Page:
Diabetic Foot Wound Assessment
It should not be assumed that a foot wound is a diabetic foot ulcer without ruling out other causes that can include venous ulcers (caused by improper functioning of venous valves, usually of the legs), ischemic ulcers (caused by arterial insufficiency), vasculitic ulcers (caused by inflammatory destruction of blood vessels), and malignancies.
A full examination and documentation of findings must be completed prior to a diagnosis of a foot wound. This ensures that the proper treatment plan is established. Foot ulcer evaluation should include assessment of neurological status, vascular status, and evaluation of the wound itself. This includes vital information such as wound size, shape, location, depth, base, and border, as well as signs of infection and deterioration.
Neurological status can be checked by using 10-gram monofilaments. This is an effective method of testing for the presence or absence of “protective sensation.” Patients are deemed to have lost their protective sensation if they cannot feel a 10-gram monofilament pressed against their skin. As a result of this lack of sensation, their foot is now “at risk.” This means the patient is more likely to damage their foot without feeling it. However, it is also necessary to test for vibratory sensation since approximately 10% of high risk patients can feel a monofilament, but have lost their vibratory perception. This can be done using a 128-Hz Tuning Fork. Both of these tests can be performed fairly quickly in any office setting. There are more in-depth analyses that can be performed in a neurological laboratory. These include using a vibrometer (a device designed to more accurately measure vibratory sense), assessing temperature sense, performing nerve conduction studies, and checking position sense and balance.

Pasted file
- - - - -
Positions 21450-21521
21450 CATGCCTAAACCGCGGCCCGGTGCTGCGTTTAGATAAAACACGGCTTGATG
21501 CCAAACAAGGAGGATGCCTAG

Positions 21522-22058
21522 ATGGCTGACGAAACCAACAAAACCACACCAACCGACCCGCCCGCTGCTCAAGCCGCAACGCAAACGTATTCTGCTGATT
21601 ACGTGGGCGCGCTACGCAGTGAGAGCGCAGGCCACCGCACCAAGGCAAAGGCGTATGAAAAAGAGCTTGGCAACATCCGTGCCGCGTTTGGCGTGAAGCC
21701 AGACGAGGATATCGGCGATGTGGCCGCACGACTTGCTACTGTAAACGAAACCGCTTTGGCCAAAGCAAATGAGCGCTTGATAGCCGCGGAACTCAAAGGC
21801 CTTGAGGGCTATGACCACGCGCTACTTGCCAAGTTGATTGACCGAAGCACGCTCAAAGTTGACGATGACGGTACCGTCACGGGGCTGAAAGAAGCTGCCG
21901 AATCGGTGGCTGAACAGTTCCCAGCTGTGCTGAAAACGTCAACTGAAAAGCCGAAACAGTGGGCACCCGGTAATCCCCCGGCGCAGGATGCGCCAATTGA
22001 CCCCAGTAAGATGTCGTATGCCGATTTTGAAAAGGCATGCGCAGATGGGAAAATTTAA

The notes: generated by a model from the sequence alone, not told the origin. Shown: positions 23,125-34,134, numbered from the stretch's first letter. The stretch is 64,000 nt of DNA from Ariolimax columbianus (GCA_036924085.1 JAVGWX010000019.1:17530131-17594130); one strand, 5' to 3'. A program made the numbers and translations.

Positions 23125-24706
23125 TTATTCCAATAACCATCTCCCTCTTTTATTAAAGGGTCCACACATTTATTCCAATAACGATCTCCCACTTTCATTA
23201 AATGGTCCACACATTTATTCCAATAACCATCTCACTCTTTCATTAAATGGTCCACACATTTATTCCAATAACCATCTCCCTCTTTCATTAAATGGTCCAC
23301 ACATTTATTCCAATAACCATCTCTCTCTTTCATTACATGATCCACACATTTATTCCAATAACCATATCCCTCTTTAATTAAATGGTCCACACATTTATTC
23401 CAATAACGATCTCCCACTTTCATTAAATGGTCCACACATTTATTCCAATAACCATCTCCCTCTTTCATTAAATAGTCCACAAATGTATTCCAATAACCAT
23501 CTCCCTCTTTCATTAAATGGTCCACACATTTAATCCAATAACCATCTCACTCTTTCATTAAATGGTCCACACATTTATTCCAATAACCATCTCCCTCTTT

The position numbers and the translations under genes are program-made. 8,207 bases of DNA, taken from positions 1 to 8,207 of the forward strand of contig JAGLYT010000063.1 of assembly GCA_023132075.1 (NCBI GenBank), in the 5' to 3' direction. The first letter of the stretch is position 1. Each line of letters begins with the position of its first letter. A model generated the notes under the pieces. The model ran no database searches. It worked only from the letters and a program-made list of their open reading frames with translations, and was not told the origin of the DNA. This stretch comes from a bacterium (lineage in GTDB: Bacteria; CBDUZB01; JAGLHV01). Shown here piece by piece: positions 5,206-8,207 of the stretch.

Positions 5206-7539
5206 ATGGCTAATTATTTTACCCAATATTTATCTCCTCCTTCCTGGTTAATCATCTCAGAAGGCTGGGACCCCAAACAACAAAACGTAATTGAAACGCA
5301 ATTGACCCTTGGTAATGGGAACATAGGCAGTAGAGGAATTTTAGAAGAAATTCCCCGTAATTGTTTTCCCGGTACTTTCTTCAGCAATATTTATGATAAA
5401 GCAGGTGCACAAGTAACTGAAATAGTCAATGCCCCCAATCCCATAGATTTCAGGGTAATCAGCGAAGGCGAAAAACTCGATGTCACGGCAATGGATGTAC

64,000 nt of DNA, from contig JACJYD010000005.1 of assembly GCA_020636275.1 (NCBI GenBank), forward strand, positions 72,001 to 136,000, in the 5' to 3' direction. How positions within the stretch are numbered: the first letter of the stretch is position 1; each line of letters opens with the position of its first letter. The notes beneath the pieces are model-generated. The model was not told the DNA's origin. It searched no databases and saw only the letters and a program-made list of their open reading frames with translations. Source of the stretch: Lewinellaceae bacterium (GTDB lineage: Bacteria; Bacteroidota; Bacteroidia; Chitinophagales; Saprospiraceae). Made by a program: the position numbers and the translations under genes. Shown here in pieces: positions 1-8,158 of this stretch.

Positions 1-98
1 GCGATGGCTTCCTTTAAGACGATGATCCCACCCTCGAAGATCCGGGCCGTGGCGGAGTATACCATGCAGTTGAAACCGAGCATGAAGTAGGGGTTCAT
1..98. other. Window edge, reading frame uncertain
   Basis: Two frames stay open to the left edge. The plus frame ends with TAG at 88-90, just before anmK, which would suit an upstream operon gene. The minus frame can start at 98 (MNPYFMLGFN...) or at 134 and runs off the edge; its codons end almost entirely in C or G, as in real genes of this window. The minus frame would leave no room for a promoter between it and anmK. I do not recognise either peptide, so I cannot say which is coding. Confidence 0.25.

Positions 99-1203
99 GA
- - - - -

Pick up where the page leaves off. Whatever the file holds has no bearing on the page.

Vascular assessment is also an essential component in the evaluation of diabetic ulcers. This includes checking pedal pulses, the dorsalis pedis on the dorsum of the foot, and the posterior tibial pulse behind the medial malleolus. Patients with a non-palpable pedal pulse should seek further testing at a noninvasive vascular laboratory. The capillary filling time must also be assessed by pressing on a toe until the skin blanches, then timing the skin while it restores its color. A prolonged capillary filling time is considered anything greater than 5 seconds.